Debugging MC++ apps from VC2002 with VS2005 came up in the comments here. In the ideal world, Whidbey works great and everybody is upgraded to Whidbey (VS2005) and so nobody is still interested in VC2002. In our broken and fallen world, these ideals are not always true and so this becomes a pertinent question for some.
You have a few options, depending on your needs. The key dials to determine what’s best for you are:
A) Are you managed-only vs. Interop-debugging?
B) What .Net version is the app binding against? An app written for .Net 1.1 (such as with VS2002) can be forced to bind against .Net 2.0. Debugging cares about what version the app actually binds to; and not what version it was originally written for. See managed-debugging versioning for more details.
With those answers, the possible options are:
1) You can always use VS2002 to debug VC2002 projects. This works for both managed and interop (mixed) debugging. The downside of using VS2002 is that you don’t get the new .Net 2.0 / VS2005 features; and Interop-debugging in .Net 1.1 had a lot of problems.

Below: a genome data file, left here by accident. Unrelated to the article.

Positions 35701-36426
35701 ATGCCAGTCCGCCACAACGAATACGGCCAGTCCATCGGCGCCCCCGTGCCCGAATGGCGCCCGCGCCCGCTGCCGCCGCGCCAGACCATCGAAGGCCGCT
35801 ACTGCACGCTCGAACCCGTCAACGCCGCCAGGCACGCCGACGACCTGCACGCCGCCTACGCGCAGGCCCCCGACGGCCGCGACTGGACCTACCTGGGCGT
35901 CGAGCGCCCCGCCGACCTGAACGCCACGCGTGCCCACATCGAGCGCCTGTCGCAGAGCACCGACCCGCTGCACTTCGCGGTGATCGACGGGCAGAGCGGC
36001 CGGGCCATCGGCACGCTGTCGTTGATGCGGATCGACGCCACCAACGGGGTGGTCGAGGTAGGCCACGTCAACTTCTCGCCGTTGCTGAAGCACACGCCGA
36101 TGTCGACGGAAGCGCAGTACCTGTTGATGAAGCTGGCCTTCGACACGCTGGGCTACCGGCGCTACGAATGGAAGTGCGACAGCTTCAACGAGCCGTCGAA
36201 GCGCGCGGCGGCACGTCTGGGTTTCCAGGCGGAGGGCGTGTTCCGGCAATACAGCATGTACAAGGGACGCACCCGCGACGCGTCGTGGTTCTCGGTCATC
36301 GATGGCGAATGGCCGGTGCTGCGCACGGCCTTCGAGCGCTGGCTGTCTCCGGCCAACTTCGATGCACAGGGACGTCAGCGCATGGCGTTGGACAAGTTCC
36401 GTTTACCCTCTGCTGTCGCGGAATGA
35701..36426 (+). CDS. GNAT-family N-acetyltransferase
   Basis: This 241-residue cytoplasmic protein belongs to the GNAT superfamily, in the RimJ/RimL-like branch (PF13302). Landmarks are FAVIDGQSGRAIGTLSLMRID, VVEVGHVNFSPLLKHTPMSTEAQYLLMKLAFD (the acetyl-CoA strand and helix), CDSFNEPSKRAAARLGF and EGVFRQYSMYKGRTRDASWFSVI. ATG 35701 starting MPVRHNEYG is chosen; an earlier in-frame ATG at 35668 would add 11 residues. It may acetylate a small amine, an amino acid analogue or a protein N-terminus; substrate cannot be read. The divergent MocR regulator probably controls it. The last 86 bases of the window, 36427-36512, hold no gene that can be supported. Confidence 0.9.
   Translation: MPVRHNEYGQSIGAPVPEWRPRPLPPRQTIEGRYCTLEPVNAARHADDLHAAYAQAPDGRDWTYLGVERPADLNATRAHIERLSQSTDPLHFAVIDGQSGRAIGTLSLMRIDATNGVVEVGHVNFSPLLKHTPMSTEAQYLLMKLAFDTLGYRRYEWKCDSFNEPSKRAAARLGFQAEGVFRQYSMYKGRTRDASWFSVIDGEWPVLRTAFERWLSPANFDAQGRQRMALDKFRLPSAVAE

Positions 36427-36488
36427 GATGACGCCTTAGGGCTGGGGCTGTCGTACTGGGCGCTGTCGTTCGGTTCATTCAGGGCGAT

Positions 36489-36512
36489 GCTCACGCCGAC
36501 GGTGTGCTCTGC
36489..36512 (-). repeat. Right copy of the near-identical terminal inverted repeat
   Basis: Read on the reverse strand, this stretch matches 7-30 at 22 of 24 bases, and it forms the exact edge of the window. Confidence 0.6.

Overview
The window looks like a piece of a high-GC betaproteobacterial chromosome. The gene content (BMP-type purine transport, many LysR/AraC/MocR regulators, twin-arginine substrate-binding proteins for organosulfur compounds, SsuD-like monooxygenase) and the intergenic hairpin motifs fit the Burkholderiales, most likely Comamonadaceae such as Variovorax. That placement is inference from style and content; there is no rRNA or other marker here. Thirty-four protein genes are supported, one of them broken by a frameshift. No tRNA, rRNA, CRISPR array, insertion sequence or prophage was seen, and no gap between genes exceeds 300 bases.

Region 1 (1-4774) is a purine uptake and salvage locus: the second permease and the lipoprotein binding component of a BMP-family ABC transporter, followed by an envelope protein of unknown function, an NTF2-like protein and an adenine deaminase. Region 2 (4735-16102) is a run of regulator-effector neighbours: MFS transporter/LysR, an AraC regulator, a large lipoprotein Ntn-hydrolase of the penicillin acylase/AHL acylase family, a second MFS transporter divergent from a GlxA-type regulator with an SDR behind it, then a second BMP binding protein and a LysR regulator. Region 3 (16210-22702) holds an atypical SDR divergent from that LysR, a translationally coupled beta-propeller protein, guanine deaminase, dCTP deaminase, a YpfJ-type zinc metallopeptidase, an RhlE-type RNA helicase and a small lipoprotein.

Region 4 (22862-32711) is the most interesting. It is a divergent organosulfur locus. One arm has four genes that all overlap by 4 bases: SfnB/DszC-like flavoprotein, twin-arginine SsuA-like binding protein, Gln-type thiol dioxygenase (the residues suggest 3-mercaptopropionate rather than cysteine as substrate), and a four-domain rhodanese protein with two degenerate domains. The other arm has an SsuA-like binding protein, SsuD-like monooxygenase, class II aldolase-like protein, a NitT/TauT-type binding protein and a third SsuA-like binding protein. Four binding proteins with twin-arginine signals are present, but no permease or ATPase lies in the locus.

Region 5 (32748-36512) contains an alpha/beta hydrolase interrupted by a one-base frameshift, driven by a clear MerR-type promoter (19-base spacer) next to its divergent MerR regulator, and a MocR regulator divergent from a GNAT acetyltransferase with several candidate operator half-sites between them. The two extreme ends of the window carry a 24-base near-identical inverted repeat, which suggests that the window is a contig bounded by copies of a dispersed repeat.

In general, new debuggers can debug output from older compilers. VS2005 (which targets .NET 2.0) can debug .Net 1.x apps, for managed-only debugging. VS2005 has a restriction where it won’t do interop-debugging on .Net 1.1 apps. So this gives a few options for using VS2005:
2) Bind against 1.x, and use VS2005 as a managed-only debugger. This takes advantage of VS’s backwards compat debugging.
3) Bind against 2.0, and use VS2005 in its full glory (includes interop-debugging and stability improvements and new features). Note that the app can be compiled for 1.1, and then bind against 2.0 at runtime (although that’s not guaranteed to work in 100% of scenarios). This does not require recompiling. This happens naturally when a 2.0 app loads a dll compiled against 1.1, because there can only be 1 version of those runtimes in process.